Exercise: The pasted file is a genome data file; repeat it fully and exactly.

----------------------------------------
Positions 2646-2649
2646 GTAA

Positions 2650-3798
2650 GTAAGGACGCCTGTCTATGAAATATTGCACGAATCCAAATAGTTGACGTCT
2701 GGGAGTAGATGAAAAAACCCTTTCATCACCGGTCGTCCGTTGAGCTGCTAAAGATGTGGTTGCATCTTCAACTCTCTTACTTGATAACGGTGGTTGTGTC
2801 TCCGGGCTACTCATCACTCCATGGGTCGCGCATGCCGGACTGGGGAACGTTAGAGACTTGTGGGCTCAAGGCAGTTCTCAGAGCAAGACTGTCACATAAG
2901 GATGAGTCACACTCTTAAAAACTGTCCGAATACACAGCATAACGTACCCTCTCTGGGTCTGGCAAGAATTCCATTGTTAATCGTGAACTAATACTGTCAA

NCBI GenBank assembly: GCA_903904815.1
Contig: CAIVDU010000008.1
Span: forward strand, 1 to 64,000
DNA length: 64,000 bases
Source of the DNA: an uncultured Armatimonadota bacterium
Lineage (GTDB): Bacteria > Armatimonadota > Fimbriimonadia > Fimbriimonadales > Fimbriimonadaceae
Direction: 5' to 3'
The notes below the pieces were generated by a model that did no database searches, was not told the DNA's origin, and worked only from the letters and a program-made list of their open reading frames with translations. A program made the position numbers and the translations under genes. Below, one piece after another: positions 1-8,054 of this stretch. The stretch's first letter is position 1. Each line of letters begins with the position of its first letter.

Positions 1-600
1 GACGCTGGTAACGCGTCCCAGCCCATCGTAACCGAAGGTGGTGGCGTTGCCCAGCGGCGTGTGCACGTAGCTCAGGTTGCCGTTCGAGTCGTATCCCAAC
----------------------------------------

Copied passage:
Positions 2646-2649
2646 GTAA

Positions 2650-3798
2650 GTAAGGACGCCTGTCTATGAAATATTGCACGAATCCAAATAGTTGACGTCT
2701 GGGAGTAGATGAAAAAACCCTTTCATCACCGGTCGTCCGTTGAGCTGCTAAAGATGTGGTTGCATCTTCAACTCTCTTACTTGATAACGGTGGTTGTGTC
2801 TCCGGGCTACTCATCACTCCATGGGTCGCGCATGCCGGACTGGGGAACGTTAGAGACTTGTGGGCTCAAGGCAGTTCTCAGAGCAAGACTGTCACATAAG
2901 GATGAGTCACACTCTTAAAAACTGTCCGAATACACAGCATAACGTACCCTCTCTGGGTCTGGCAAGAATTCCATTGTTAATCGTGAACTAATACTGTCAA

NCBI GenBank assembly: GCA_903904815.1
Contig: CAIVDU010000008.1
Span: forward strand, 1 to 64,000
DNA length: 64,000 bases
Source of the DNA: an uncultured Armatimonadota bacterium
Lineage (GTDB): Bacteria > Armatimonadota > Fimbriimonadia > Fimbriimonadales > Fimbriimonadaceae
Direction: 5' to 3'
The notes below the pieces were generated by a model that did no database searches, was not told the DNA's origin, and worked only from the letters and a program-made list of their open reading frames with translations. A program made the position numbers and the translations under genes. Below, one piece after another: positions 1-8,054 of this stretch. The stretch's first letter is position 1. Each line of letters begins with the position of its first letter.

Positions 1-600
1 GACGCTGGTAACGCGTCCCAGCCCATCGTAACCGAAGGTGGTGGCGTTGCCCAGCGGCGTGTGCACGTAGCTCAGGTTGCCGTTCGAGTCGTATCCCAAC